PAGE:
Education in the Expanded Field of Design and an Introduction to the Conversational Design Approach
Ball State University
This paper examines that ways in which material agency is taught to students in design studios through both latent and blatant approaches. It outlines the Conversational Design approach and presents a case study for how it can be used to teach emerging fields of design such as biodesign.
Implicit within biodesign is the idea that nature and culture are no longer isolated entities that only occasionally interact. Instead, when biology is used as a design medium, living organisms are understood as artifacts of human culture. As a result, biodesign raises a host of ethical questions, namely: who has the right to alter another organism, and what are the potential unforeseen consequences of such manipulation? Considering that the Conversational Design approach is specifically geared towards greater attention to material empathy and ethical consideration, it is a design process that can work well with biodesign.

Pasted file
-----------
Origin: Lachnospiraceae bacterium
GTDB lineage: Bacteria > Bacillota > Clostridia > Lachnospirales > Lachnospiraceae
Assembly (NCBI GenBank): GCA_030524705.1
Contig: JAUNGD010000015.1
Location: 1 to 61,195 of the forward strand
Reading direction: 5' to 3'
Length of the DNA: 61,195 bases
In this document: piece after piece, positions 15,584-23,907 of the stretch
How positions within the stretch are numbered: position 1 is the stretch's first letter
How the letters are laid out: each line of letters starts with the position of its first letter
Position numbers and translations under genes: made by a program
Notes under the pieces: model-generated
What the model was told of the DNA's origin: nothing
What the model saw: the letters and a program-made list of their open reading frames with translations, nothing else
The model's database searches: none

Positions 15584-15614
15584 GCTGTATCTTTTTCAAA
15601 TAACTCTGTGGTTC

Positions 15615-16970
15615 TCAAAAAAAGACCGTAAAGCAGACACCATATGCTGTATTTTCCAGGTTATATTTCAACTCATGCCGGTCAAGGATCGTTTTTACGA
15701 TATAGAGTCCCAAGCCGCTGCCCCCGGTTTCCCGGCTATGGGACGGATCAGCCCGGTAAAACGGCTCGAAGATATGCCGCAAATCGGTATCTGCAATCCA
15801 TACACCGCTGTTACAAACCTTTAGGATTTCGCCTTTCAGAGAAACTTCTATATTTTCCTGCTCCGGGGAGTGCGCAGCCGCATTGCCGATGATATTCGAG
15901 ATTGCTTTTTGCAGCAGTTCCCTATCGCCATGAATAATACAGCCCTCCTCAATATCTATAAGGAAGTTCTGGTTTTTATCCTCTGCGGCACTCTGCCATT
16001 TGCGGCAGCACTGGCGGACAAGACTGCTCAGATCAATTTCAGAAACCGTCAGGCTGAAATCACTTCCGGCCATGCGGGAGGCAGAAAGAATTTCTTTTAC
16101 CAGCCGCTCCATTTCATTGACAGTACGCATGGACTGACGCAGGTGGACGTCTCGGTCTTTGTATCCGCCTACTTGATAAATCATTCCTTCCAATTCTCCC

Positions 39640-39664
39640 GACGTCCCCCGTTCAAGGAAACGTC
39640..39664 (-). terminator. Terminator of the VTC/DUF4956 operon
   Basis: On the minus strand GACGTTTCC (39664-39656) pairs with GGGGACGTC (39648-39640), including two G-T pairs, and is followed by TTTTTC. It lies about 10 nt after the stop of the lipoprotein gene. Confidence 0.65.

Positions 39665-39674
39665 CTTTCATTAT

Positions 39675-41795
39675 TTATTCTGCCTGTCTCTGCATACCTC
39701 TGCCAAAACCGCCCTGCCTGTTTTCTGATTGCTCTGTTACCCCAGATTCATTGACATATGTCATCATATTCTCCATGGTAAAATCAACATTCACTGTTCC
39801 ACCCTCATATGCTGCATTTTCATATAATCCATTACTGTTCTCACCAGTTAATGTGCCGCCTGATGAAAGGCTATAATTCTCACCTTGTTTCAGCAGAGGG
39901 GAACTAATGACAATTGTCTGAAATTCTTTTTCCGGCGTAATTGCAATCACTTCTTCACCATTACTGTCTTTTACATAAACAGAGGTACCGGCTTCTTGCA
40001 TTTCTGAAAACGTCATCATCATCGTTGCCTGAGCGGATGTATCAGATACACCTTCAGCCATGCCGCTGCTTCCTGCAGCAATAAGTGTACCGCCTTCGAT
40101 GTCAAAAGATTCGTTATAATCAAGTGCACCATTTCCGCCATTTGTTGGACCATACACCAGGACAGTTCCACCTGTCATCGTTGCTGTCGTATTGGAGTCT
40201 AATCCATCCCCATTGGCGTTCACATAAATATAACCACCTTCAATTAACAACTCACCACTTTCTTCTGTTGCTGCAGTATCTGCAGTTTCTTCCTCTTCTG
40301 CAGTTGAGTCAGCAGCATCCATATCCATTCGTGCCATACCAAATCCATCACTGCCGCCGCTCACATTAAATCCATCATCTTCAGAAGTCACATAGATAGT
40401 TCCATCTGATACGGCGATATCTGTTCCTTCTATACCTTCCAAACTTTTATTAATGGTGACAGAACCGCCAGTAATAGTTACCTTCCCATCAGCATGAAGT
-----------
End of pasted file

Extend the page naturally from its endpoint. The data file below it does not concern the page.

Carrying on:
Prior to beginning the design process, students were supplied with several readings about bioethics. During studio discussions, students voiced varying ethical concerns about the use of living organisms for design. Some were directly related to the use of their organism, while others related to broader bioethical issues concerning the use of animals as food, industrial farming, ecological rights, and industry-related global climate change. These discussions offered fertile ground for students to translate ethical questions—in which they were personally invested— into design concepts.
Ward, Devon and Kirill de Lancastre Jedenov. “Education in the Expanded Field of Design: Biological Design.” In National Conference on the Beginning Design Student 37: Ball State University, 2022, pp. 472-479. Ball State University, 2022.